We like to be as sustainable and biodynamic as possible with our home garden. Brendan did a ton of research on mint hay composting where you take mint plants, crush up their leaves and stalks to extract their oils, and then mix in water and let the sun do its job! We have a ton of invasive mountain mint, so we decided to give it a try!
The main benefits to mint compost, per GardeningKnowHow:
Mint hay compost is 100% natural. It adds organic material to growing beds and can be used for soil amendment. Mint compost has a pH of 6.8.
As a byproduct, using mint compost promotes sustainable agriculture.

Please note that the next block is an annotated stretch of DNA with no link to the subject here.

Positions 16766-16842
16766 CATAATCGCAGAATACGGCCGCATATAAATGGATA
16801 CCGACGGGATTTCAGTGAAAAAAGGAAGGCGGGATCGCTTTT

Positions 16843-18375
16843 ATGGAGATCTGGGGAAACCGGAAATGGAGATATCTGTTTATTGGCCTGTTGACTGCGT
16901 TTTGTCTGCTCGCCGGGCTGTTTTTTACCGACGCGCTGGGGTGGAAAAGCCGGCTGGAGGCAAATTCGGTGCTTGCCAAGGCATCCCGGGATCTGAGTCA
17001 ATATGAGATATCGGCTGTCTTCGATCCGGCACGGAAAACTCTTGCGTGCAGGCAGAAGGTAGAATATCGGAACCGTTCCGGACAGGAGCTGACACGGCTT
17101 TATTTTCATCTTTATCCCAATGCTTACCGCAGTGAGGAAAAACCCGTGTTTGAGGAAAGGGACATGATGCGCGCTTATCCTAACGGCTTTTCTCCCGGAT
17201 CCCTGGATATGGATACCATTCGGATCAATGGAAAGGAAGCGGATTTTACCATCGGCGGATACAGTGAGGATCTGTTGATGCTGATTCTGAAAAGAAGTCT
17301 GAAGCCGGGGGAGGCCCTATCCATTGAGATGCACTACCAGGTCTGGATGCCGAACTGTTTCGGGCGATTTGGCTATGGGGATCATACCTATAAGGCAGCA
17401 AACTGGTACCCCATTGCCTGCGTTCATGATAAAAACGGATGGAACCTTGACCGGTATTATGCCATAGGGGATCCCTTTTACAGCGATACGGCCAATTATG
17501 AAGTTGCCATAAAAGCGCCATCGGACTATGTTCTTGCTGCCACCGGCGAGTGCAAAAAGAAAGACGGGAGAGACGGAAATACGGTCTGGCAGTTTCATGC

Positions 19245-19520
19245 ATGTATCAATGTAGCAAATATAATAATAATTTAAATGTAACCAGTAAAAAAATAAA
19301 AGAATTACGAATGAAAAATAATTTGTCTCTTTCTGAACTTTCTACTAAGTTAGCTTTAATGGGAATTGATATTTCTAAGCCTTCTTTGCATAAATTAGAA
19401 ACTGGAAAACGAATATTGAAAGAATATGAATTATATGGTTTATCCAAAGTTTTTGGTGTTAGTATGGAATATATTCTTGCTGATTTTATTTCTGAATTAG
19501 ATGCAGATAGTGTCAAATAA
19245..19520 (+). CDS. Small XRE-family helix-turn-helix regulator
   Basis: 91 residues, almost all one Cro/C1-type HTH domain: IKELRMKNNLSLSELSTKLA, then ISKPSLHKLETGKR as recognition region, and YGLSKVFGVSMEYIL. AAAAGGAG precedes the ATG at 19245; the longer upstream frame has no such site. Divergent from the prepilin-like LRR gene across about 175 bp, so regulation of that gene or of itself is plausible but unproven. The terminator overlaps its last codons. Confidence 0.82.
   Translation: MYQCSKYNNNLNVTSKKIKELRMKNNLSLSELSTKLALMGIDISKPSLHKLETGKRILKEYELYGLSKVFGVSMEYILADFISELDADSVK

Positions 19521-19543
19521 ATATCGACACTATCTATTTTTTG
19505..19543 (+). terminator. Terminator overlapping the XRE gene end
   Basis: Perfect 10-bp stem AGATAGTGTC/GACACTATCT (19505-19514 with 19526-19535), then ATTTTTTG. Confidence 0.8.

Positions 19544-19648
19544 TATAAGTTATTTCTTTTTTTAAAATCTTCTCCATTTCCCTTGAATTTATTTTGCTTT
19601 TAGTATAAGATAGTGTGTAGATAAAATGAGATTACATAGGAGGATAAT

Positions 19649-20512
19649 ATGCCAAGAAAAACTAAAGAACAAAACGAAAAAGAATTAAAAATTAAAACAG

Using mint as mulch improves water retention in soil and reduces the need for irrigation.
It contains natural humus, which improves both sandy and clay soils.
Mint compost is a good source of natural nutrients. It’s high in nitrogen and contains phosphorus and potassium, the three main nutrients found in commercial fertilizer.
It contains micronutrients that may be missing in animal manure compost.
Mulching keeps soil temperatures warm and helps control weeds.
Mint can act as a deterrent to mice, rats, and insects.
We let our water/mint solution bake in the sun for 48 hours and then we spread it all over the garden! We'll update this post as time goes on so we can see if our experiment worked!